MP cop saves 100 kids from bomb

<!– /11440465/Dna_Article_Middle_300x250_BTF –>A 40-year-old Madhya Pradesh Police Head Constable saved lives of 100 children and many other villagers when he carried a bomb found in the backyard of a school over his shoulder and disposed it off far away from human habitation.The incident took place in Chitora village of Sagar district, nearly 170 kilometres from the state capital. The unexploded bomb, which apparently got there from the nearby firing range in Chitora weighed about 10 kgs. However, Head Constable Abhishek Patel, without worrying about his life carried the heavy bomb, placed it over his shoulder and disposed it off away from the village. It was only after this that he followed the usual drill of informing his seniors and calling the bomb disposal squad.Talking to DNA over phone, Satyendra Shukla, SP Sagar district said, “Head Constable Abhishek Patel was on Police Control Van duty when he got a call about a bomb in the backyard of a school in Chitora. He immediately rushed to the spot. He picked up the bomb and ran with it as fast as he could. He disposed it at a place far away from the village.”Even as Patel’s seniors in the department are appreciating what he did, they are not happy with the way he handled the situation. “He should have first informed the bomb disposal squad and followed the proper drill. There was a lot of risk involved in taking the bomb away with bare hands,” the Superintendent of Police said.Talking about the incident, Patel told DNA that his intention was only to take it away from the residential area and had the bomb exploded, buildings and people within an area of at least 500 meters would have been affected. He said, “My only objective was to carry the bomb as far away as possible from the school and the residential area.”As the unexploded bomb was from an army range nearby, standard protocol was followed later on and the bomb was finally diffused on Sunday.According to the police officials, the bomb must have been placed there by some villager who went in search of metal from the exploded bomb but instead found this unexploded one, which would have been useless for the villager. Villagers in the area usually look for exploded bombs so that they can extract metal from it and sell them of in the market.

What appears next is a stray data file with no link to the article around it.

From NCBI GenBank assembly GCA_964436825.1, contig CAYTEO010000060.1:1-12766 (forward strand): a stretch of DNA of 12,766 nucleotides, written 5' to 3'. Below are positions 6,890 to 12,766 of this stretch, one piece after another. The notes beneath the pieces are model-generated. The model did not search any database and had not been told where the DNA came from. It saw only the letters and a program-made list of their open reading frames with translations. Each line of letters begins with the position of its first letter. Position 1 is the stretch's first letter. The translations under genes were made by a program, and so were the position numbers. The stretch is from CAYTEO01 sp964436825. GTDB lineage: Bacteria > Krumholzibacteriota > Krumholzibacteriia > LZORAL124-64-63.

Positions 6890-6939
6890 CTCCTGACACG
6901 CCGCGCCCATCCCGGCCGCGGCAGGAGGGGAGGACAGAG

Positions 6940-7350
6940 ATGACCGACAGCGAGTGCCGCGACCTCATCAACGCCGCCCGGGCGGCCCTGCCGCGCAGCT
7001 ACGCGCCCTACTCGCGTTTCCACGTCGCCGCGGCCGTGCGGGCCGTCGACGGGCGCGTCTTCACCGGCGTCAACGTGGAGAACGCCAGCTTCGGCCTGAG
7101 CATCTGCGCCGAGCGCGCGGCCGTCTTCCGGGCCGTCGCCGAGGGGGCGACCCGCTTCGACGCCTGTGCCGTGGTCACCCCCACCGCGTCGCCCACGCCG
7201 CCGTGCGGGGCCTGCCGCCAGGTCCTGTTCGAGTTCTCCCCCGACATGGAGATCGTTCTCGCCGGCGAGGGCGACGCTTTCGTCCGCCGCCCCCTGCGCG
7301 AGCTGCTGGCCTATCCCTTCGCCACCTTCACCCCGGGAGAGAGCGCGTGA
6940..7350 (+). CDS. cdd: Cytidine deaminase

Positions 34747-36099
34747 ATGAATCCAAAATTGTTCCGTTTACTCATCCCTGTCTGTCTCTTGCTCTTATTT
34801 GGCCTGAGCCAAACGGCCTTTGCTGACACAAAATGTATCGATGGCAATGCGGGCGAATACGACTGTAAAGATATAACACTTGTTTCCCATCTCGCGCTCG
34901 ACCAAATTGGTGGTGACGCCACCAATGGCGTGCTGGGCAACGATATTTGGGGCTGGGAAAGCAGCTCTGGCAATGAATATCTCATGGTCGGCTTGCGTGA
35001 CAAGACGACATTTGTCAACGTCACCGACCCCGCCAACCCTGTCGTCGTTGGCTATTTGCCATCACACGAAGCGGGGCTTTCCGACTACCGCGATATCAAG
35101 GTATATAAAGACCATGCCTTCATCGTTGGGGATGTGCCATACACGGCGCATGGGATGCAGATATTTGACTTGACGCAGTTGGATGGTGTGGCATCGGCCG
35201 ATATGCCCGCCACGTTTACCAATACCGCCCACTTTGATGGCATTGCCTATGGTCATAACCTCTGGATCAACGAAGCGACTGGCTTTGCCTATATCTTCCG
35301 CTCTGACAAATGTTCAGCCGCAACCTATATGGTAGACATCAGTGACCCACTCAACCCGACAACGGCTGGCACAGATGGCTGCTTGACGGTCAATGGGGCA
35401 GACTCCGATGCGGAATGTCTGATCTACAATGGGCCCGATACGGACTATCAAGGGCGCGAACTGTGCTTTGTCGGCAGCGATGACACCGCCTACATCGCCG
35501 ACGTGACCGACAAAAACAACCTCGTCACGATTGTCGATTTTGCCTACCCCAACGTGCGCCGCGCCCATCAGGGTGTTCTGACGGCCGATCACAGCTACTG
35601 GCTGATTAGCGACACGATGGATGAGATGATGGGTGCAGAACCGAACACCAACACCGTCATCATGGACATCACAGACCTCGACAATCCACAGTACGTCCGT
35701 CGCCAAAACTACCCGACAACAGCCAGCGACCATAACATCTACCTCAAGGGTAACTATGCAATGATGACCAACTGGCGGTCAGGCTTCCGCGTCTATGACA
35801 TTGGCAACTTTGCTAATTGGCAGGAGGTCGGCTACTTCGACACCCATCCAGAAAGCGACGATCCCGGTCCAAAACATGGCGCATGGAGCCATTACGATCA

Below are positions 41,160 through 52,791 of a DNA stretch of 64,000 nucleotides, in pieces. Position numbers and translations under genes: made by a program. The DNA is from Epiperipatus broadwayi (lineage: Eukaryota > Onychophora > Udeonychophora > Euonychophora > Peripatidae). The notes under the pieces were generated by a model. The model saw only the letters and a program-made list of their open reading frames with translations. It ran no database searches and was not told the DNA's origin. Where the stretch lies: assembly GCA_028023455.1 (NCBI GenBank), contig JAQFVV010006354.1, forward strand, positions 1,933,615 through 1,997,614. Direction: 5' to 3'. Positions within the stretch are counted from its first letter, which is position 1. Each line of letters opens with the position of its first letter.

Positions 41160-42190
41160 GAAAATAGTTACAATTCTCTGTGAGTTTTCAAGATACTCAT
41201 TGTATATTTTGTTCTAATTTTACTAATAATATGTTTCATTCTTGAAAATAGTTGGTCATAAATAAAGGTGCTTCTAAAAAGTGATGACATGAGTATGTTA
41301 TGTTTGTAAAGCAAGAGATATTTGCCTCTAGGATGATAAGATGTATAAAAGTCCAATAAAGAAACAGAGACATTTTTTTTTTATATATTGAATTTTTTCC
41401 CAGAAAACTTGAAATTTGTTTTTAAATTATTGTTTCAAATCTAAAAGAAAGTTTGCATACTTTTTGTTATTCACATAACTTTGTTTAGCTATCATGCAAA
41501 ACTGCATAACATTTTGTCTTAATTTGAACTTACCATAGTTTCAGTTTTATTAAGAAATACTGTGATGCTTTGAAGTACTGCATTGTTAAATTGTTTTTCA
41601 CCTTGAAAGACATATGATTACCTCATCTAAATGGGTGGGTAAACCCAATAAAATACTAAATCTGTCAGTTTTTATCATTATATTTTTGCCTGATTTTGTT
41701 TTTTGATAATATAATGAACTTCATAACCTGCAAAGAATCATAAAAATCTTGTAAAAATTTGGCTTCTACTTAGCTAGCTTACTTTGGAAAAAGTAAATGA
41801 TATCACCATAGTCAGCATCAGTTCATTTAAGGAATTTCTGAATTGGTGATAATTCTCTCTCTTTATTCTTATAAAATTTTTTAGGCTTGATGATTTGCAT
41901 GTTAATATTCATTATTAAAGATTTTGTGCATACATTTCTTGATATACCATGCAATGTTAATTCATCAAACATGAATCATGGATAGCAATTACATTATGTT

Engineering no longer a ‘coveted’ stream as enrollment drops

<!– /11440465/Dna_Article_Middle_300x250_BTF –>An analysis of the last six years of higher education data, circa 2010, shows how engineering as a career choice has been losing its charm.The percentage of students opting for engineering has gone down. In 2010-11, 18 per cent of students pursuing higher education opted for engineering. The percentage of students choosing this field has been dipping constantly, hitting 15 per cent in 2015-16. The country-wide data provided by the Ministry of Human Resource and Development shows how commerce and humanities are taking over engineering as a career choice. However, despite the dwindling figures, it continues to be one of the top five choices.Experts claim that the main reason the stream lost its charm was an excess of engineering colleges coming up. The institutes affiliated to All India Council for Technical Education (AICTE) have gone up from 1,511 in 2006-07 to more than 3,288 in 2015-16. The IITs, too, have increased from just seven in 2005 to 23 today.According to government data, over 27 lakh seats across various engineering institutions were vacant in the last three years. The government has taken this seriously and plans to shut down institutes that have recorded less than 30 per cent admissions in the past five years. “In the past few years, the AICTE has been actively working on reducing the number of engineering institutes across the country due to poor demand and falling quality of education,” said Dr Anil Sahasrabuddhe, Chairman, AICTE.This trend could also be attributed to shrinking job offers and layoffs in jobs for engineers. With the change in industry demands, the choice of stream has also changed over the last six years. While in 2010 most students opted for electronics and computer engineering, in 2015-16, mechanical was the top choice. Experts cite increasing automation in the industry as the reason behind this.”Engineering was never a lucrative career option. Even 10 years ago, B Tech were doing calling jobs in MNCs. I think people are gradually realising that they don’t need to spend so much money on a bad quality college just for these kind of jobs. The number engineers will go down further in future,”said Professor Dheeraj Sanghi, Member, Academic Senate, IIIT Delhi.